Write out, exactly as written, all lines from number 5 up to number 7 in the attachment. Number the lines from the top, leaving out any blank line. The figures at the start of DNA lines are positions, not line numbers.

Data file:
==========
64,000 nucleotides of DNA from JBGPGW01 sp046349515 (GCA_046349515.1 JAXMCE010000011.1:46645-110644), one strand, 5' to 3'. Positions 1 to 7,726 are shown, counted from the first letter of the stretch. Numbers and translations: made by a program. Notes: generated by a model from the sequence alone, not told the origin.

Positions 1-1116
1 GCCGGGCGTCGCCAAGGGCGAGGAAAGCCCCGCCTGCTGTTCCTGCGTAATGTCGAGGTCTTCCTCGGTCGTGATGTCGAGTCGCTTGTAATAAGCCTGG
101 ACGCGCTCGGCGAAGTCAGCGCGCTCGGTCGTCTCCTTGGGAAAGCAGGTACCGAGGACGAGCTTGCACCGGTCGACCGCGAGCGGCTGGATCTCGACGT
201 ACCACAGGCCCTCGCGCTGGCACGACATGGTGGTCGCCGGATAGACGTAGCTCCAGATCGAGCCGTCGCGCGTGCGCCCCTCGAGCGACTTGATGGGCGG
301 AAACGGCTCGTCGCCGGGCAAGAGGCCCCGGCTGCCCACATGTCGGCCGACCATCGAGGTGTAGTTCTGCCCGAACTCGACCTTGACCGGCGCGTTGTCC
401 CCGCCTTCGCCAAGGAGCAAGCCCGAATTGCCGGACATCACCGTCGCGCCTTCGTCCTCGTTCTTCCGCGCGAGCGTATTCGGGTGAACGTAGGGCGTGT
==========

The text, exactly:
201 ACCACAGGCCCTCGCGCTGGCACGACATGGTGGTCGCCGGATAGACGTAGCTCCAGATCGAGCCGTCGCGCGTGCGCCCCTCGAGCGACTTGATGGGCGG
301 AAACGGCTCGTCGCCGGGCAAGAGGCCCCGGCTGCCCACATGTCGGCCGACCATCGAGGTGTAGTTCTGCCCGAACTCGACCTTGACCGGCGCGTTGTCC
401 CCGCCTTCGCCAAGGAGCAAGCCCGAATTGCCGGACATCACCGTCGCGCCTTCGTCCTCGTTCTTCCGCGCGAGCGTATTCGGGTGAACGTAGGGCGTGT